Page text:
I had the pleasure this week to meet with a CIO at a large financial institution with the sole purpose of asking him for his leadership perspective. We met for 30 minutes that flew by as we greeted each other (we’d never met before), discussed all the people we knew in common and commented that we were “1 degree of separation” from each other many times over, and then discussed the questions on my mind.
Namely, his thoughts on raising the profile of technology teams with the business partners they work with, and how to measure the effectiveness of the actions you take.
He shared many thoughts and illustrated with examples and stories that brought it to life. You can be sure he didn’t say “here are 6 lessons for you”, but I took notes on the key points and it would be harder for me to share the details of the stories. I’ll share these key points with you:
- Technology teams need to create system stability as the foundation. Without this, there is no trust. (So logical and yet many companies don’t get this right.)
- Use business terms instead of focusing on the technical terminology and actions.
- Direct all actions and conversations toward the desired business outcomes.
- Ask for feedback, and sometimes filter it because the feedback isn’t always a priority to chase.
- Do something with the feedback.
- Do a ‘progress feedback’ report back to them on a routine basis. After all, if you asked for the feedback and did something about it, you need to tell people.
My specific questions were answered, but the value I got from this conversation was much greater than that. I came away impressed and inspired by the person and the conversation. I am always inspired by a person who is in a senior role, and dealing with a million priorities on their plate that takes the time to talk to me just because I asked. I gave context on why I wanted to meet, and went into the discussion prepared, and learned a lot. I look forward to another discussion with this person now that we no longer have a degree of separation between us. 🙂
I also came away proud of myself for taking the chance. I asked this virtual stranger for some of his valuable time, and he agreed to meet with me. As a self-proclaimed geek and introvert by nature, this was no easy task for me. I’ll share one last lesson with you that occurred in my life 8 years ago. I was in a similar situation wanting to ask someone someone I didn’t know for their time and advice. I was paralyzed and unable to even pick up the phone. I met someone (initials are HM) who literally changed my life.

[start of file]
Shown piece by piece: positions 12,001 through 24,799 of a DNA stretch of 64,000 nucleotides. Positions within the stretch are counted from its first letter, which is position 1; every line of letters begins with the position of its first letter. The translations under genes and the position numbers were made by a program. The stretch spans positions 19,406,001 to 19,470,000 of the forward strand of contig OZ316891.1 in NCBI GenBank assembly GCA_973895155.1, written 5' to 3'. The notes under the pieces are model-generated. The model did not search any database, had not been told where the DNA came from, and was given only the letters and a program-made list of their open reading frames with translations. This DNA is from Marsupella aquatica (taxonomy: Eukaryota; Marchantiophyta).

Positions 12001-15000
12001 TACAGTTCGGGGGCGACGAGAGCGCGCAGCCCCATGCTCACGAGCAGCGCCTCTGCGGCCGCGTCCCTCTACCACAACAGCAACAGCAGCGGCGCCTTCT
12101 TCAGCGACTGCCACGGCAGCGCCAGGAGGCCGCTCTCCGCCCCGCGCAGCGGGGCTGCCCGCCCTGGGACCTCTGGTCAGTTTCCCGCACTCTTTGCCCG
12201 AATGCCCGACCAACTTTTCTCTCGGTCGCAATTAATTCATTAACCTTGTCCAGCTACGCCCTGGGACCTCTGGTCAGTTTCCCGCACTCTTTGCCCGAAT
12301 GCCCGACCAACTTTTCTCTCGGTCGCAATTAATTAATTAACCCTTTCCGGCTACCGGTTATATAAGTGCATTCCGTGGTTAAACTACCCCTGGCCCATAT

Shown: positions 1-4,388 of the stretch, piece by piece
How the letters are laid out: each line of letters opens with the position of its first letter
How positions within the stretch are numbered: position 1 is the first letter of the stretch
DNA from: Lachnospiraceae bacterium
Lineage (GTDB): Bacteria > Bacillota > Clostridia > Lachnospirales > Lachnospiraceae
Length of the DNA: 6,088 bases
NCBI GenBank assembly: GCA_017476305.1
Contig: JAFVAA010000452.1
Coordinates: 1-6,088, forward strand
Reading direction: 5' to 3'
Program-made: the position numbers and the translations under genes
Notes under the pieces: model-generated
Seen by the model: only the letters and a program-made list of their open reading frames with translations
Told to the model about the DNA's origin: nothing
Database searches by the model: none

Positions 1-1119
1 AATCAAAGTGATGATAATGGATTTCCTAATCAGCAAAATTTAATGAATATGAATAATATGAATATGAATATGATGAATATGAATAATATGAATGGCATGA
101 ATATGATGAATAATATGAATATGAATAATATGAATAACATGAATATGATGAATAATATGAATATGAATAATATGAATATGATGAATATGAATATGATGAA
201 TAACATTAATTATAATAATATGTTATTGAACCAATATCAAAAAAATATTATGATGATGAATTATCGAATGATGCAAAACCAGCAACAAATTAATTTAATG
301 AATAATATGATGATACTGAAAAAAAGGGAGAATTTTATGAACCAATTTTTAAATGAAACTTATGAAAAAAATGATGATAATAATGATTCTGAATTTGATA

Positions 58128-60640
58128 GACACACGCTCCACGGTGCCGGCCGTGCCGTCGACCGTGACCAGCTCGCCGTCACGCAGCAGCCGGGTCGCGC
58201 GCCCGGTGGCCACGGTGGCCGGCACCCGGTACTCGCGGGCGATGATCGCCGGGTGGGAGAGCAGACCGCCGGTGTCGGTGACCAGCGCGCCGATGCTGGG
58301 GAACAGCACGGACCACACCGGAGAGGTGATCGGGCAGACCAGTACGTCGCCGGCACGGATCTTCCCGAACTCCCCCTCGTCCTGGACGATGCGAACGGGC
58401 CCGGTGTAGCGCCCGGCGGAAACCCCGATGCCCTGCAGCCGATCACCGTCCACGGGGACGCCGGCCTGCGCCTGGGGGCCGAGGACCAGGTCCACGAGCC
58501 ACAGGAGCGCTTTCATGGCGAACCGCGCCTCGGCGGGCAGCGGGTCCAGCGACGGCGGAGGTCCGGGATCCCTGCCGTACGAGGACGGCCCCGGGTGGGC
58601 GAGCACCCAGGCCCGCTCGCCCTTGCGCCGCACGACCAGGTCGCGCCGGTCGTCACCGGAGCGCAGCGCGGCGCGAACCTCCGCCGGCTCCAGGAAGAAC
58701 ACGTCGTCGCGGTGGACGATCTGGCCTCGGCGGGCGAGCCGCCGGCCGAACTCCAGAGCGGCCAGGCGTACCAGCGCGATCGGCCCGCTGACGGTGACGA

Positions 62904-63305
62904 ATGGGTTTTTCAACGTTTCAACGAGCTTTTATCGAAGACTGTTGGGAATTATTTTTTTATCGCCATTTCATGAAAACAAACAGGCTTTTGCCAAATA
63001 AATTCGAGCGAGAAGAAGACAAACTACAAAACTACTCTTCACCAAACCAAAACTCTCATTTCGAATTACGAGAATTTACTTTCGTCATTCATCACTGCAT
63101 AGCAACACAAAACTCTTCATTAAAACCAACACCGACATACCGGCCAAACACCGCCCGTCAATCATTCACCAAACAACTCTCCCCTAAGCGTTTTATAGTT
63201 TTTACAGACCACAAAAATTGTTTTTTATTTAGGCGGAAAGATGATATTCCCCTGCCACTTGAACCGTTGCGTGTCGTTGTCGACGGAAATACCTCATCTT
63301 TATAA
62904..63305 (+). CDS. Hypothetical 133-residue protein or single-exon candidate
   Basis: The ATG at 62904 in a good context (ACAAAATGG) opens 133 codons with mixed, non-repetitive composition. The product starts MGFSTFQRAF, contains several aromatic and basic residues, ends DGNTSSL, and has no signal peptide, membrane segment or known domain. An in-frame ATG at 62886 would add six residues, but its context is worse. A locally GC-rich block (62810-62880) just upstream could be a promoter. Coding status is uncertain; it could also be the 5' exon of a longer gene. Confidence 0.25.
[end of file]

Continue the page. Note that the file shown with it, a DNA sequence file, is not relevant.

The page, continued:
I’ll repeat the conversation for you word for word as it stuck in my head that clearly…
- Me: I can’t make the call. I pick up the phone and then place it back down again.
- HM: Why do you think it’s so hard for you?
- Me: I don’t know what will happen. What if the person spits on me and hangs up?
- HM: Does this happen to you often?
- Me: (half laughing) No. I mean… No. It never has happened but you know what I mean.
- HM: No, I don’t know what you mean. But I do know you can do it. Why don’t you try and if anything bad happens, just call me and you can tell me all about it.
I did it. Don’t get me wrong. It wasn’t easy just because he said I should do it. But I pushed myself. And the person was so nice. And they agreed to meet with me. The conversation with that person wasn’t life changing, but the act of asking for the meeting was. And every time I start to feel those nerves and that paralysis of asking for something I want, I think of HM. And smile as I get a vision of someone spitting on me. How ridiculous was that thought I had?
Girl Geek – I hope nobody ever spits on you. And I hope if you have that moment of paralysis, you find your HM to help you through it. Go Girl Geek! I’m counting on you.